“Today salvation has come to this house, because this man, too, is also a son of Abraham.”
This sentence in our Gospel reading is perhaps the key to understanding something really important.
When we read in the Bible that someone is described as a true son of Abraham, what we are to understand is that they are someone who, like Abraham, “knows” God. And in another way it is understood to mean they are a person of “faith” – as we see in Hebrews 11. There we read that “Faith is the assurance of things hoped for, the conviction of things not seen.”
When a little kid was asked to explain this idea of faith, they said it means believing something you know is not true – that was their best way of understanding “things not seen.” I am not sure that is what we mean when we talk about FAITH.
As you read on through Hebrews 11, being invited into the stories of a great cloud of witnesses who are surrounding us to this very day, the thing that marks them all out as children of Abraham was their ability to step out into an unknown future – and it seems to me that the reason each and every one of them was able to do this was that they had had some kind of encounter with the Living God by which they could say they knew it would be all right.
This seems to me to be a bit of an invitation to examine this idea of faith, if it is through faith that we are united with that great cloud of witnesses whom we celebrate on All Saints Day, and it is through faith that we will one day join that same great cloud of witnesses.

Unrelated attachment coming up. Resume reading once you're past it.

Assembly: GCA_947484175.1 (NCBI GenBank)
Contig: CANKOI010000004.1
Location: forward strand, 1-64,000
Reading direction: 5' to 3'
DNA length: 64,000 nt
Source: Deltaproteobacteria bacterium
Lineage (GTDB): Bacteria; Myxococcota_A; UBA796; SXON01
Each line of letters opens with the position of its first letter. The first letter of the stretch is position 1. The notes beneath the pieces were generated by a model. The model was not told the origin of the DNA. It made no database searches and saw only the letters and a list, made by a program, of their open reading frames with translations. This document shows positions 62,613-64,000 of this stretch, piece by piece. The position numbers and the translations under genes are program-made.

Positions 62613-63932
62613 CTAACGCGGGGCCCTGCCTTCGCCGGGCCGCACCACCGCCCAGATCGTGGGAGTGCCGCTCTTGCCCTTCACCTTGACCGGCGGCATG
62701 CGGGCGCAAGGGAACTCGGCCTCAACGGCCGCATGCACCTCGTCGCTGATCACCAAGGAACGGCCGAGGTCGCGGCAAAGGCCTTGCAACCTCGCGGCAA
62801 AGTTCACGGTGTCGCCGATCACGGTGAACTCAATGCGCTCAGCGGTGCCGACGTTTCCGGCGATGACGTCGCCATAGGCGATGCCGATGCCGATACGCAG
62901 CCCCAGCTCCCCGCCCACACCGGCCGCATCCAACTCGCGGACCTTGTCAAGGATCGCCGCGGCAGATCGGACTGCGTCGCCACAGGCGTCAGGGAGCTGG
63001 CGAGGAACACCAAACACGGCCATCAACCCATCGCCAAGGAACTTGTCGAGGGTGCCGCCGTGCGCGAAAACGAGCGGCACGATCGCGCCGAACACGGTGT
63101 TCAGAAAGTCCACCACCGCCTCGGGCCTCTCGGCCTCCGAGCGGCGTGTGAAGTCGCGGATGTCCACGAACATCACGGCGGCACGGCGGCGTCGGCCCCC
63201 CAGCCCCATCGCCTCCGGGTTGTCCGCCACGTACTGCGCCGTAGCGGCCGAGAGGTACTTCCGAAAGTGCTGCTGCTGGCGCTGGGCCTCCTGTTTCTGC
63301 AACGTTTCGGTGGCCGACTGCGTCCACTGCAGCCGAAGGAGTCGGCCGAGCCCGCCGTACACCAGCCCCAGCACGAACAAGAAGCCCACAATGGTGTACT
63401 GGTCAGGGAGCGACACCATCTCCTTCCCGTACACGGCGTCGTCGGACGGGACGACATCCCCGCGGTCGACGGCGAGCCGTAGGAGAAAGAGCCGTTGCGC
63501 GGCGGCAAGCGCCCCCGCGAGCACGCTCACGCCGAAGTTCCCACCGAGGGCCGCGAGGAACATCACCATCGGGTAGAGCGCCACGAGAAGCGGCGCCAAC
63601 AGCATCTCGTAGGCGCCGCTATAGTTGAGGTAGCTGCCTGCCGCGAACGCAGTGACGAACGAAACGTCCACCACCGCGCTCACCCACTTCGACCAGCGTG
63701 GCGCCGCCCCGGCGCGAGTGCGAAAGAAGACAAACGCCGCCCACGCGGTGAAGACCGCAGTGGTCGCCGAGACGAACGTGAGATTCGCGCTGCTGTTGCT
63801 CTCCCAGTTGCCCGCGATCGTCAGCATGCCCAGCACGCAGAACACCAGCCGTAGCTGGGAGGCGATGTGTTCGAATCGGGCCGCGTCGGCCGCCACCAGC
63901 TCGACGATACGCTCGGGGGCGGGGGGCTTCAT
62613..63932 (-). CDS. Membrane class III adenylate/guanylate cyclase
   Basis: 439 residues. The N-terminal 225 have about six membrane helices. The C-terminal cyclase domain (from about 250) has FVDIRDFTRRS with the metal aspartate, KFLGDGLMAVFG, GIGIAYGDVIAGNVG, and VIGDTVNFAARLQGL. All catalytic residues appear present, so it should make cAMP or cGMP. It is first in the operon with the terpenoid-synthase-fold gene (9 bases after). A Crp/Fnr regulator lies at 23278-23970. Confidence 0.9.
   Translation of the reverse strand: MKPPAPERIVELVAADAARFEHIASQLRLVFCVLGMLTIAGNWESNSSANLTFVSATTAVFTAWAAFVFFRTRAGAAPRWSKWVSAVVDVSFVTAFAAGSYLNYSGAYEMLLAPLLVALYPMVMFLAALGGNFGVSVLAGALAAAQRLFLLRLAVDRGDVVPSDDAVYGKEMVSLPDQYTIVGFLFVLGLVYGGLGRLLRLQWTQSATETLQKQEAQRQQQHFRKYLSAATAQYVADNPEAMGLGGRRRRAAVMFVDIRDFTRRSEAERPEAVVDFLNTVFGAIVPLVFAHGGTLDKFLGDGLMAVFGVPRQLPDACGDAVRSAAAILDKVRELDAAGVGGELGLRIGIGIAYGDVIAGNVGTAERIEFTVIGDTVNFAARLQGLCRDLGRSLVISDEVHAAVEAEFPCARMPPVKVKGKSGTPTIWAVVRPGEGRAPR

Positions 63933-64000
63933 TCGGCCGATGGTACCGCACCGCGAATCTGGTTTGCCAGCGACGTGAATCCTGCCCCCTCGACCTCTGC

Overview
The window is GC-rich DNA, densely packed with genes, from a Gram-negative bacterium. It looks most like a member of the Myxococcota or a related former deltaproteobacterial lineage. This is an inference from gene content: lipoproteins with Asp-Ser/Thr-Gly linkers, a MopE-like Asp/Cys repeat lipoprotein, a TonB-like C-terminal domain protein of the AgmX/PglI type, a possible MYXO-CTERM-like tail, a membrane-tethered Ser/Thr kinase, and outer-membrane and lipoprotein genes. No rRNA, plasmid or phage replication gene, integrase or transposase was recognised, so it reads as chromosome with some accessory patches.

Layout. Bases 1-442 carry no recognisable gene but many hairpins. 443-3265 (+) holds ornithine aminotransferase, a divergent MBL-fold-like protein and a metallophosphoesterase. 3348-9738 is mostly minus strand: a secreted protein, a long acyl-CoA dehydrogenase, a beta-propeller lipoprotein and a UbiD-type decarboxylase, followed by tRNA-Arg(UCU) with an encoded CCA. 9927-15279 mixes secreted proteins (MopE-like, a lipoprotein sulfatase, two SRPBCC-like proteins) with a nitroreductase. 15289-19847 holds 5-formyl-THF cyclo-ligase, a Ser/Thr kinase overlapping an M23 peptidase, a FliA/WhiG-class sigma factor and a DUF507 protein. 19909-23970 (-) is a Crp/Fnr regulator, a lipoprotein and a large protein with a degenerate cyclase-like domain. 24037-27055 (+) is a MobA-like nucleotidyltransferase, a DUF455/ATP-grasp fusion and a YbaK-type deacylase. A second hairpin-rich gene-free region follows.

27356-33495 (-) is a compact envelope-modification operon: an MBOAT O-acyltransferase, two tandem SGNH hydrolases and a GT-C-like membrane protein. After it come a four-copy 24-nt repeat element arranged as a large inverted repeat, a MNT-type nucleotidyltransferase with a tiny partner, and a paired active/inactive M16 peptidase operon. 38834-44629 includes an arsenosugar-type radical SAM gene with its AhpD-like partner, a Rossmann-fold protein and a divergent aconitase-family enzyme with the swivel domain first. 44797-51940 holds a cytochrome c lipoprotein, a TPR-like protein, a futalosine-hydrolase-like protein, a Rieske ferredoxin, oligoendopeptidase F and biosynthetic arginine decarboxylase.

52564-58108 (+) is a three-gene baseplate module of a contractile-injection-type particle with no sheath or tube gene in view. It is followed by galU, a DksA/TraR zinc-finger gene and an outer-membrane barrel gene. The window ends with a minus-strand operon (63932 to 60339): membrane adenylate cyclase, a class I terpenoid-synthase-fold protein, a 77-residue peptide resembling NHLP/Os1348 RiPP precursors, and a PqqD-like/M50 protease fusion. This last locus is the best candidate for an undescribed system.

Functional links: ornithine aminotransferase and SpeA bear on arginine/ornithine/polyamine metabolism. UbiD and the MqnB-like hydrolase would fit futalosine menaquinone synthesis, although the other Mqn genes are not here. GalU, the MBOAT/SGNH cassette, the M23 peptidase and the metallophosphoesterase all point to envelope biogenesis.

There are some situations in life where it is indeed appropriate to settle for the simple answers – we do make some things complicated, don’t we?
But I want to invite you to have a look at some layers of meaning that can be added to our generally simple idea of Faith – which will mean exploring several specific ideas that are behind the one word we use in English – FAITH.
One idea we have of FAITH is that it is about BELIEVING that the things we are told, or read, about God and Jesus are true. This is a very big part of our Evangelical faith and when we are taken through a period off preparation for baptism or confirmation as an adult one of the important tasks we undertake is examining the things that the Church affirms in the creeds.
When we give assent to those things – when we say we believe they are true – that is for us a declaration of our faith. But I hope you don’t stop there in your understanding of faith.
Another big idea we have about FAITH is that it is about FAITHFULNESS. This idea is bound up in the idea of covenant and it is about the unrelenting commitment of the two parties to each other. When Israel wandered away from the Living God, taking up the ways of Canaanites and others who lived around them, the Prophets used two words to describe them – they were WHORES and ADULTERERS – because they were being unfaithful.
This kind of FAITH is about an INTIMATE COMMITMENT to each other in which we are called to trust each other completely. This is what I think the “Children of Abraham” kind of faith is about because it is in this place that we can say we know God and God knows us.